This is the perfect all mountain, backcountry hybrid ski for any advanced female skier based in Salt Lake City, Utah who wants to start backcountry skiing, but still uses skis inbounds at the resorts. These skis will be a game-changer in the backcountry for women skiing in Big and Little Cottonwood Canyon and can push their skills both inbounds and in the backcountry. The Armada VJJ 116’s will bring joy, confidence and ease in the Wasatch mountains for female skiers and is a great ski to invest in for ski touring and all mountain resort skiing.
Purchasing touring bindings takes a lot of thought since you want to make sure it aligns with what type of skiing you will be doing, your boot size as well as what skis you have. Here are some factors to think about before you purchase ski touring bindings.
- The weight of the bindings will affect your performance both uphill and downhill. If you have heavier bindings they will offer great performance for the downhill, but will be heavier for the uphill climb. Having a light binding will bring more ease for the uphill climb, but won’t be as sturdy and will affect your downhill performance.
- Will you be using these bindings for inbound skiing at the resorts as well as backcountry skiing? If so, you need to purchase a binding that can be used for both types of skiing as well as with boots that can be used inbounds and for alpine touring.
- Your boots need to be compatible with your bindings, so make sure you purchase boots first or know what boots you are planning on purchasing before you commit to a specific binding. Check out this compatibility guide so you can have a better idea of what bindings work with what boots for alpine touring.
- Pay attention to the DIN, elasticity and release value of bindings before you purchase them. Make sure the brakes are wide enough but not too wide for your skis and make sure the release value is high or low enough for your weight and skier type. Pay attention to all the small details to make sure you get set up with the right pair of bindings that are safe and align with your style of skiing.
Do I need special boots for backcountry skiing? Yes you do! Unlike regular downhill skiing boots, alpine touring ski boots are made for going uphill and downhill. They have a walk mode and are usually much lighter for hiking. There are a few main factors you will need to think over carefully before purchasing an alpine touring boot.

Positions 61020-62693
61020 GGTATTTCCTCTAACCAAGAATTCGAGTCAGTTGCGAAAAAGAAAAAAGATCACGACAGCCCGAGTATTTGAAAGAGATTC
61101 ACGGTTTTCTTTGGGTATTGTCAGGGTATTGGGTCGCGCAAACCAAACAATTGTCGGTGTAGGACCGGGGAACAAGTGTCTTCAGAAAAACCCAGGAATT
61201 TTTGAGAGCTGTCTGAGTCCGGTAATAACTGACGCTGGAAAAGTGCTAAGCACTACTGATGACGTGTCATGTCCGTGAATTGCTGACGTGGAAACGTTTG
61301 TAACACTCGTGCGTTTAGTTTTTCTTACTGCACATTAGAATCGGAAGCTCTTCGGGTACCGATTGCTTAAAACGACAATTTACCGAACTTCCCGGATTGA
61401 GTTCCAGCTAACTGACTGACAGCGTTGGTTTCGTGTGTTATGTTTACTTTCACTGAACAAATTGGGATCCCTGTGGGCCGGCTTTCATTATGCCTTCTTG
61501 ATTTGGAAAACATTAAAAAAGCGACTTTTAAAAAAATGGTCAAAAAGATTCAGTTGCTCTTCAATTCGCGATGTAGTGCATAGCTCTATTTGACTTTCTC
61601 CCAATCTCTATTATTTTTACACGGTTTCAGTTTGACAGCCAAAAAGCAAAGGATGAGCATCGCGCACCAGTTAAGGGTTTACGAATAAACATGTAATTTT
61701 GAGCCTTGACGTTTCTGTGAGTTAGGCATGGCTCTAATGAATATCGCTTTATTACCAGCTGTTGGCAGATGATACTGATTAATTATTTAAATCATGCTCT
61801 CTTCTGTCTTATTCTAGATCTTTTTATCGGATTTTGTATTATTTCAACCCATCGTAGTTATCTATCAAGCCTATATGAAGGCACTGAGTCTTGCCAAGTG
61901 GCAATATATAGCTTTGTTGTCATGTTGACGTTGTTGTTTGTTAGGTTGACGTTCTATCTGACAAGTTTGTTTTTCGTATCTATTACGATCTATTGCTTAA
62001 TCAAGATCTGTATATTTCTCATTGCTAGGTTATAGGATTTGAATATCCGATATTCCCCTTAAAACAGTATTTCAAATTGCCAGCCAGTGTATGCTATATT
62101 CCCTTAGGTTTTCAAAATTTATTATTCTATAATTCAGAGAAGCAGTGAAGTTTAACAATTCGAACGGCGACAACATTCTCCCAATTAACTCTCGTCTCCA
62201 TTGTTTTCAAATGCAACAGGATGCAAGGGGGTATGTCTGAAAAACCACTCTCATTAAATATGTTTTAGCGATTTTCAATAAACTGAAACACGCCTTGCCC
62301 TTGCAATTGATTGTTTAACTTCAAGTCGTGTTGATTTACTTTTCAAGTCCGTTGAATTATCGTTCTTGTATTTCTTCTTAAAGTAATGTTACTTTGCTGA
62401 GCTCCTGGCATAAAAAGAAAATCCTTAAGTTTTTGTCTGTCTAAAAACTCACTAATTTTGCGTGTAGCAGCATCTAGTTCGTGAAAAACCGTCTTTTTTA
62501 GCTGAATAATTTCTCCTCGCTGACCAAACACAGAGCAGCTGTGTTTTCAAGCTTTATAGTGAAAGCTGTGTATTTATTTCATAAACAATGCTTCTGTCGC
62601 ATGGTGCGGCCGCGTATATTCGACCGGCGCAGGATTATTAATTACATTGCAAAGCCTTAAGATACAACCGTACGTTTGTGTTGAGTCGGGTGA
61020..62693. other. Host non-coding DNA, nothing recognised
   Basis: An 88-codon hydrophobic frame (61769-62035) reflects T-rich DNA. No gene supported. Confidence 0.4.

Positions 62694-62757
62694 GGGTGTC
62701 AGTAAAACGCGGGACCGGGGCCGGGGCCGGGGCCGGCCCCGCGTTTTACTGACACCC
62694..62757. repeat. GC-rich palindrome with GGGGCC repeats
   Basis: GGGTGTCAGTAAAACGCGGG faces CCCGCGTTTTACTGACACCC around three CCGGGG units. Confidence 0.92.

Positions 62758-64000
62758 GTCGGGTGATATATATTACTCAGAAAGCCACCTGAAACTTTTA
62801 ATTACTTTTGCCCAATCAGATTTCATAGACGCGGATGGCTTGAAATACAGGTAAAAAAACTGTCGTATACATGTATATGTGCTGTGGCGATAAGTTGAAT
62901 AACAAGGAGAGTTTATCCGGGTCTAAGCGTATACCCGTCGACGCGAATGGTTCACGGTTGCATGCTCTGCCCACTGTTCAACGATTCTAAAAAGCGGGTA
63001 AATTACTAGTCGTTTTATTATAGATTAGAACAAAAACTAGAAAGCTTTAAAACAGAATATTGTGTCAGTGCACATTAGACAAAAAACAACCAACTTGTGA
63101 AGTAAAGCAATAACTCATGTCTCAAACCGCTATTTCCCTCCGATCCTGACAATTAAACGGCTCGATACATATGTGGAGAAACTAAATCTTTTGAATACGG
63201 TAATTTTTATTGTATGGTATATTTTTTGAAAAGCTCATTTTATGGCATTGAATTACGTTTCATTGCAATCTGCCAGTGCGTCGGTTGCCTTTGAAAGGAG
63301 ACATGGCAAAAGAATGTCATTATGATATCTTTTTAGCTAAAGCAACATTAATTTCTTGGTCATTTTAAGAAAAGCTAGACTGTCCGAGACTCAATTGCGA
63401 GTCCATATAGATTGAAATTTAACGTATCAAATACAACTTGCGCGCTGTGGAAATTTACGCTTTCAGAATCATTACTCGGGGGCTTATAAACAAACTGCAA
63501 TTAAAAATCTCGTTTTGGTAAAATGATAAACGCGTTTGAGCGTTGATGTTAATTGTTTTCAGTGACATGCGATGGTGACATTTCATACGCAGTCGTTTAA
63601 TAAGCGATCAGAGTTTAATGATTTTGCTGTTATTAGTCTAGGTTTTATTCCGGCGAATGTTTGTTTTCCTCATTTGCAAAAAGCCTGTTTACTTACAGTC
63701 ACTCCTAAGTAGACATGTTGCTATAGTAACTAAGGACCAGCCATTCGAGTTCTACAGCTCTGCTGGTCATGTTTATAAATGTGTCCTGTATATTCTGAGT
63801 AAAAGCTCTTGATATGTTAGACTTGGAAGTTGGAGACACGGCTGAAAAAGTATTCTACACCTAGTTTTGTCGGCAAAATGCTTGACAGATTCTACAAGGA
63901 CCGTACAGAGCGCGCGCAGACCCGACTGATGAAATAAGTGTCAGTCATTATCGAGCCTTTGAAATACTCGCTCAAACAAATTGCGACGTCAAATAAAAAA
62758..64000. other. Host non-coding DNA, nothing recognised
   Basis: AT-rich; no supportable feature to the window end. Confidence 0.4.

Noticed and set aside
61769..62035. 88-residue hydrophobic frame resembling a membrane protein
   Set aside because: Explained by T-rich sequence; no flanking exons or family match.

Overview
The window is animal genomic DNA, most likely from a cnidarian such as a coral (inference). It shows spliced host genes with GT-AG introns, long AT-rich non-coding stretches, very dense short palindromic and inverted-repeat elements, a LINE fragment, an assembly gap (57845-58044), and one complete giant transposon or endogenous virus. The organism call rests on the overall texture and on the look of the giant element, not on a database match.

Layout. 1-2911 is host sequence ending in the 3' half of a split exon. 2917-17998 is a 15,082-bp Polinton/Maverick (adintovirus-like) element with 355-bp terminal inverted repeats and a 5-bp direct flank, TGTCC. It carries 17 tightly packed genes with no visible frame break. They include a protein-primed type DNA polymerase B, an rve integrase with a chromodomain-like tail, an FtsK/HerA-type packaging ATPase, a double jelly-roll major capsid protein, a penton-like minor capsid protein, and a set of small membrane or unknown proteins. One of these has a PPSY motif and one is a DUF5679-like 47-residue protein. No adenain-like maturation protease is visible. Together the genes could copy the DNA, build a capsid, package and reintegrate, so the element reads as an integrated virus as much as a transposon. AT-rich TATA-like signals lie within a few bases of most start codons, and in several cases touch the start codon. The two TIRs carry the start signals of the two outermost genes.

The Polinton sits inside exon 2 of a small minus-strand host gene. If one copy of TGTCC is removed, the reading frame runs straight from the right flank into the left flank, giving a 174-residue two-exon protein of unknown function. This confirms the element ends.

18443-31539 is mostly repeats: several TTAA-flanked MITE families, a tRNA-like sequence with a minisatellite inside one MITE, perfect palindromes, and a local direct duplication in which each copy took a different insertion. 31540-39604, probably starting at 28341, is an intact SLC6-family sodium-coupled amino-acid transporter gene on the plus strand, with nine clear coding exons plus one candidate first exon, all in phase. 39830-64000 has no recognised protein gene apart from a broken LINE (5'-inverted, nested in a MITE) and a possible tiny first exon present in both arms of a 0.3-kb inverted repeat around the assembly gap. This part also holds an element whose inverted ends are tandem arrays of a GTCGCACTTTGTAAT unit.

- Will you be using these boots for both inbound skiing at the resorts and backcountry skiing? If so it is necessary to purchase a pair of Crossover AT boots that will be able to be used with bindings for the backcountry as well as bindings for resort skiing.
- Are you planning on using these for a few quick hikes in the backcountry here and there or are you planning on doing aggressive mountain hiking or several day ski touring trips? This is a huge factor to think about so you know whether to buy mid range AT boots or fast and light AT boots.
- Get boot-fitted at Park City Ski Boot. This is necessary to purchase the right boots for your feet so your feet are happy and comfortable climbing up the mountain as well as skiing down. Unhappy feet are the recipe for a miserable skier.
- Make sure you think about what bindings you have or want before you purchase alpine touring ski boots. There are many different options for touring bindings and boots and only some bindings are compatible with certain boots. Talk to your boot fitter about what bindings are compatible or check out this compatibility guide for alpine boots and bindings.
Now get out there and do your research so you can get the best beginner ski touring setup to enjoy Big Cottonwood Canyon and Little Cottonwood Canyon this winter! Talk to your friends for more recommendations and go to the local shops to learn how to buy your first backcountry ski setup for the Wasatch and make a purchase. We promise that you won’t regret it! Stay safe and we hope you enjoy exploring the mountains near Salt Lake City on some alpine touring skis.
Check out www.whitecloudconcierge.com for a full list of our services and to reach out for a booking. White Cloud Concierge is a Salt Lake City Concierge Service that can help you spend more time doing what you love this winter instead of running errands and doing chores.
Learn about other winter outdoor recreation options to enjoy during the snowy months in Salt Lake City!